As Modi’s march to Delhi was gaining pace, the UPA in a rearguard attack launched a probe into the business affairs of Gautam Adani, Modi’s principal backer.

A probe by the Directorate of Revenue Intelligence (DRI) nailed the siphoning off of hundreds of crores abroad by the Adani Group by an intricate conspiracy involving over-valuation in imports for projects subject to a low or nil rate of customs duty. The report was finalised days before the results of Lok Sabha elections were due.

Seeing the body of evidence against Adani, the UPA quickly moved to hand over the case to the CBI. For two years, the CBI, which reports to the prime minister’s office, is sitting tight on the file.

In July last year another, the DRI probe revealed that 40 of the country’s biggest energy companies, including Adani and the Anil Dhirubhai Ambani Group, were prima facie found involved in over-invoicing of imported coal. The scam was conservatively estimated at Rs 29,000 crore, with the common power consumers bearing the brunt of the inflated power bills, a direct effect of over-invoicing.

This author has written several letters to the PMO, CBI and Enforcement Directorate detailing the report and asking for a thorough probe. Only acknowledgments have come from in return, while Modi goes on publicly embracing both Adani and Anil Ambani.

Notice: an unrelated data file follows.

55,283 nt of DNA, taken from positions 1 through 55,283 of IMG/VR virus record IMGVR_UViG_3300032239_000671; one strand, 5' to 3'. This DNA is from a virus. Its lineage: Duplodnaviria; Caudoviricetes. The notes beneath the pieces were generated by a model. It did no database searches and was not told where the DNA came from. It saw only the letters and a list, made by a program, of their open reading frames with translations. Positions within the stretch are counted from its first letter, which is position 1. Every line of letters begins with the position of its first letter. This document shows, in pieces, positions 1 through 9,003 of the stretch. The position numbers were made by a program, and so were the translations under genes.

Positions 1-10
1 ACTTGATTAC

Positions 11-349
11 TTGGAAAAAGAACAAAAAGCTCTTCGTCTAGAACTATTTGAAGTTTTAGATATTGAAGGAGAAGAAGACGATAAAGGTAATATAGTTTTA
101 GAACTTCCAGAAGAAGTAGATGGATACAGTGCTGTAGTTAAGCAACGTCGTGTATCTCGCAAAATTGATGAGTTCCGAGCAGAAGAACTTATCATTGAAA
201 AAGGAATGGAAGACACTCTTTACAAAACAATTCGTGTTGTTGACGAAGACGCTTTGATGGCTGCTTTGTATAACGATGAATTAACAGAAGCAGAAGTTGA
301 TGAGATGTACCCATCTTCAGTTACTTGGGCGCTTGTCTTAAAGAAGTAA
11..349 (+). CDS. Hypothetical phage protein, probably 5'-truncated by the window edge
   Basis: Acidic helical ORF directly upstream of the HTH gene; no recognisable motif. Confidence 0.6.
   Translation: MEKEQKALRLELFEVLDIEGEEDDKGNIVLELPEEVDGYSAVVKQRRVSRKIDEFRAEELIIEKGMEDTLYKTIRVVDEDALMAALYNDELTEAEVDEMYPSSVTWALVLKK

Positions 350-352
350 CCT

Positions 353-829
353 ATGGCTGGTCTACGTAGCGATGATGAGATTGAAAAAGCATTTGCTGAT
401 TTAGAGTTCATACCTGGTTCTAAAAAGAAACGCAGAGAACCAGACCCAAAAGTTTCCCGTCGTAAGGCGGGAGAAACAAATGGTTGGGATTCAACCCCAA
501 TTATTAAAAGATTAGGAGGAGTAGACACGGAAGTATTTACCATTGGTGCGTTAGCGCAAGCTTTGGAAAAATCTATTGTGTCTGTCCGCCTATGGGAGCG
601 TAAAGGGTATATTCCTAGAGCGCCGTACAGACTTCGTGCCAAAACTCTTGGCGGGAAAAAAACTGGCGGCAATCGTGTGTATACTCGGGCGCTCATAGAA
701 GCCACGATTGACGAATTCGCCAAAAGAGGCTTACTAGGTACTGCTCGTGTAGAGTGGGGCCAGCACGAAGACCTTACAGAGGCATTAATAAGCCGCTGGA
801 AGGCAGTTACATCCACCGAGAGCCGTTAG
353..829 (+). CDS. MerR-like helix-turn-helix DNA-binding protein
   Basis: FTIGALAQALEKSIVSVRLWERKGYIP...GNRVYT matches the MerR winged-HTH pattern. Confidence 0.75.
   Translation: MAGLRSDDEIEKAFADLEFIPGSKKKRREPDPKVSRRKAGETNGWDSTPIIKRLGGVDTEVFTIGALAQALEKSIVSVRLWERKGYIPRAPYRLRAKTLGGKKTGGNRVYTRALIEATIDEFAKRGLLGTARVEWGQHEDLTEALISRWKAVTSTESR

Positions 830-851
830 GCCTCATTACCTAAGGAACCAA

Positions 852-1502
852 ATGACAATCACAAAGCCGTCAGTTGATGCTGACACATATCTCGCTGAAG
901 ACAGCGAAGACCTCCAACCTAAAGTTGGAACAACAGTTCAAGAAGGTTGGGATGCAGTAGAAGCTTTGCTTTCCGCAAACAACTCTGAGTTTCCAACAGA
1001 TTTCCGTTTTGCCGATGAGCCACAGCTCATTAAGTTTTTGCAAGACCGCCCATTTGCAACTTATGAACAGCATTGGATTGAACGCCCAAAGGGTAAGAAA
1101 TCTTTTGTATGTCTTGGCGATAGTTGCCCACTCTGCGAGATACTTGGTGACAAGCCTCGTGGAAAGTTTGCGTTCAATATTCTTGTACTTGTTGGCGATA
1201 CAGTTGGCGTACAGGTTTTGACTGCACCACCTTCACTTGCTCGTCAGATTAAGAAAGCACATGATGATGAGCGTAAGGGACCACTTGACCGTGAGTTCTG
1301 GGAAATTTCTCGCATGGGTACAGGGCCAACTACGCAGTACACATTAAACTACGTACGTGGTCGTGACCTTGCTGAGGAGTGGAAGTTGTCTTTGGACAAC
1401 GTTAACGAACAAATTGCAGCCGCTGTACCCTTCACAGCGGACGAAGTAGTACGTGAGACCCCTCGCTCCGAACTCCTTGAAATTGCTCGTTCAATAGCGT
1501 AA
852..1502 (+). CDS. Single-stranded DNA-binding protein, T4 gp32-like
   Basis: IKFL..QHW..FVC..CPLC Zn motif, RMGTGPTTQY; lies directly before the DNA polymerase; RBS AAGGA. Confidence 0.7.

The UPA was shamed into removing Ashok Chavan after the Adarsh Scam, Suresh Kalmadi after the CWG scam, A. Raja after the spectrum scam, Pawan Kumar Bansal after a bribery scam and Ashwani Kumar after the coal scam status report scandal.

No such scruples bother Modi. After more than 40 suspected killings connected with the admission and recruitment scam called ‘Vyapam’ which happened on Shivraj Singh Chauhan’s watch, Modi has not said a word about the propriety of a tainted chief minister continuing in office.

Public outrage after Vasundhra Raje and her family were found to be mixed up with fugitive Lalit Modi failed to evoke a response from Modi.

Addressing an election gathering in March 2014 in Chandigarh, then prime minister-designate Modi blasted the Congress for giving a ticket to the tainted Bansal. On his watch, Modi’s alter ego Shah appointed tainted B.S. Yeddyurappa, who presided over many scams including the infamous Bellary scam and whose corrupt image had compelled the BJP to expel him as Karnataka state president in April 2016.